Famous archeological sites in Thailand

Are you going on holiday to Thailand? Theres more to the land of smiles than sunny beaches and shopping. Why not check out some of Thailand’s fascinating archeology?

Thailand is a country steeped in history which goes back thousands of years.  Throughout Thailand there are various sites of archeological interest; however probably the best and most interesting archeological sites in Thailand are ancient cities once playing host to the royal courts of ancient Thai kingdoms.  Here we introduce you to two of the most famous archeological sites in Thailand today.

Sukhothai archeological site in Thailand

Sukhothai historical park, which is situated in central Thailand is perhaps the most well known and important of Thailand’s archeological sites. Established as a city in the 13th century, Sukhothai can be considered to be the first capital of a unified Thailand. The site is quite vast and a full day can easily be spent touring the many highlights which include the remains of the royal court, several temples as well as other monuments of interest.  There are plenty of small hotels in the vicinity should you wish to spend the night and bicycles can be rented to tour the archeological site with. Investing in a map for a couple of dollars is probably a good idea as it gives you the freedom to decide on which parts of Sukhothai historical park you really want to see.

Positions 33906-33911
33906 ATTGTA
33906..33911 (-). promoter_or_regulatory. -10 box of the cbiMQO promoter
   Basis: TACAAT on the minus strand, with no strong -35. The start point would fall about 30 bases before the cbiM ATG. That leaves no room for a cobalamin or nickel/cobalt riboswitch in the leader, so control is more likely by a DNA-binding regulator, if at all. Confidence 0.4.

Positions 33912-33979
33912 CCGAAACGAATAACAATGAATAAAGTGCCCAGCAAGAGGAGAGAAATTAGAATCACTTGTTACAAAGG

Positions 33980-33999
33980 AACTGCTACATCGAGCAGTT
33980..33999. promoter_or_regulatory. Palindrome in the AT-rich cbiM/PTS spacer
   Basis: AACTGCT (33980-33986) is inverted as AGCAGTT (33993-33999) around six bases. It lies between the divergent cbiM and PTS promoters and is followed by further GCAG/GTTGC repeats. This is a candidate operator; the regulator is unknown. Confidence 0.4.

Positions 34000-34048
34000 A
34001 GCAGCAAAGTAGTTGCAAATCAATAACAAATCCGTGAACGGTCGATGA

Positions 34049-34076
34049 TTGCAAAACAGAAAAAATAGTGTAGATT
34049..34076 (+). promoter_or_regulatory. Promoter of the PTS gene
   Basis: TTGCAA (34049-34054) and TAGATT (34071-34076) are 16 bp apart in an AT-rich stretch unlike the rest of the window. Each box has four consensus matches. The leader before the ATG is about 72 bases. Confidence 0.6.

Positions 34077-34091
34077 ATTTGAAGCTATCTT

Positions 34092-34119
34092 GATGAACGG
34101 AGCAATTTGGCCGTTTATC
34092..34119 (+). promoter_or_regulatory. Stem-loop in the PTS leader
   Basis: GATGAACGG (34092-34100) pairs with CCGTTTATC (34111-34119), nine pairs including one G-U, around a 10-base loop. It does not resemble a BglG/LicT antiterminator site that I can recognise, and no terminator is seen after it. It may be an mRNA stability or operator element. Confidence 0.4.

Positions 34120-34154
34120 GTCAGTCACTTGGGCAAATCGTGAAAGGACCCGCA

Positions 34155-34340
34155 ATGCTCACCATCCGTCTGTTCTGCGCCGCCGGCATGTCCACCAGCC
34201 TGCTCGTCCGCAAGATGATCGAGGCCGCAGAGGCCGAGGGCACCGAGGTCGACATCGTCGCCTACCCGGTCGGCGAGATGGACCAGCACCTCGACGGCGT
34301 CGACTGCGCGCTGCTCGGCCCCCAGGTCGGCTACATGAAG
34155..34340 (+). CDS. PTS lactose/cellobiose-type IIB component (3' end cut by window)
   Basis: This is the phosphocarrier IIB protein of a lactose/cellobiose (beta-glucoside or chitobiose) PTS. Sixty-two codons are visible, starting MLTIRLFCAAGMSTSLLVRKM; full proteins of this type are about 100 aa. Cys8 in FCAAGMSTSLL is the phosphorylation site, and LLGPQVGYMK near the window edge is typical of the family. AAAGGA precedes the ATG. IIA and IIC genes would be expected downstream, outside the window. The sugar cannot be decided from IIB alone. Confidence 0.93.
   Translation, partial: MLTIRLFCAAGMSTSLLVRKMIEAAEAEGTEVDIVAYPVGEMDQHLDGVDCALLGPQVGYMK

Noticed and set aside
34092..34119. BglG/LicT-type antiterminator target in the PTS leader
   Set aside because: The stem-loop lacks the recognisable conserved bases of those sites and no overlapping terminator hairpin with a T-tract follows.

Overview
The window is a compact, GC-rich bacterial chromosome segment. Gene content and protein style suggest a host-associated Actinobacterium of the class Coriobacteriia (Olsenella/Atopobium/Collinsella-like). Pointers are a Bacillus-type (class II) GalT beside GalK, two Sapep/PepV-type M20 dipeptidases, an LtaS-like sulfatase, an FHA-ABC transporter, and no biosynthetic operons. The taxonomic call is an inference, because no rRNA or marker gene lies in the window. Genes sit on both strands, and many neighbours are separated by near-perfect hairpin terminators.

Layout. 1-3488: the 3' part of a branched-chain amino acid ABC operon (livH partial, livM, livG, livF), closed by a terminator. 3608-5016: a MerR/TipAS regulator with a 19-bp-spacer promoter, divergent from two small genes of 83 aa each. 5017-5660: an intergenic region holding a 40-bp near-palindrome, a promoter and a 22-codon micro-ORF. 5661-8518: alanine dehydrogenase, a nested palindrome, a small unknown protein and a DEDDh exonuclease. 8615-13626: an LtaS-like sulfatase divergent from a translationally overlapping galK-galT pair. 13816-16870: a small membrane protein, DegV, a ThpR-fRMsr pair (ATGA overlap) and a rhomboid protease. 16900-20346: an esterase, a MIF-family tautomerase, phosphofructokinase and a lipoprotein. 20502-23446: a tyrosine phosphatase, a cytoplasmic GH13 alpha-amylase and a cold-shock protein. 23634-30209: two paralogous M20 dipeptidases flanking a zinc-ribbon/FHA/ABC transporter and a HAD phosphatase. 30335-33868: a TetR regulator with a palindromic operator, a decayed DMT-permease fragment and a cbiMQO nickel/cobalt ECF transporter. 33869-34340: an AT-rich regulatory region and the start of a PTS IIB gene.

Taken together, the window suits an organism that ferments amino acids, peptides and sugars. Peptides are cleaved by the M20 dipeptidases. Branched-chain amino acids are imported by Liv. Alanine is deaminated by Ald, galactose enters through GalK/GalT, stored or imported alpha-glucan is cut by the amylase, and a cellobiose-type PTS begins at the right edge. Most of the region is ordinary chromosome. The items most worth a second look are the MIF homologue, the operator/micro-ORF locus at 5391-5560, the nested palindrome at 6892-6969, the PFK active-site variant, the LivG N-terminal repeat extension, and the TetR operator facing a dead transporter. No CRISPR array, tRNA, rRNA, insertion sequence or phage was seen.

Ayuthaya Archeological site in Thailand

Ayuthaya used to be the capital of Siam before Bangkok became the modern day capital of Thailand. As recently as the 18th century Ayuthaya was a sprawling and sophisticated city with civil administration and infrastructure. The decline of Ayuthaya came about, however, in 1756 when the Burmese army invaded and sacked the city after which point it was abandoned. Because of its relatively young age for an archeological site, Ayuthaya is well preserved and can easily be visited on a day trip from Bangkok. Among the highlights of a visit to this Thai archeological site are the rows of dozens of headless  meditating Buddha statues carved from stone.

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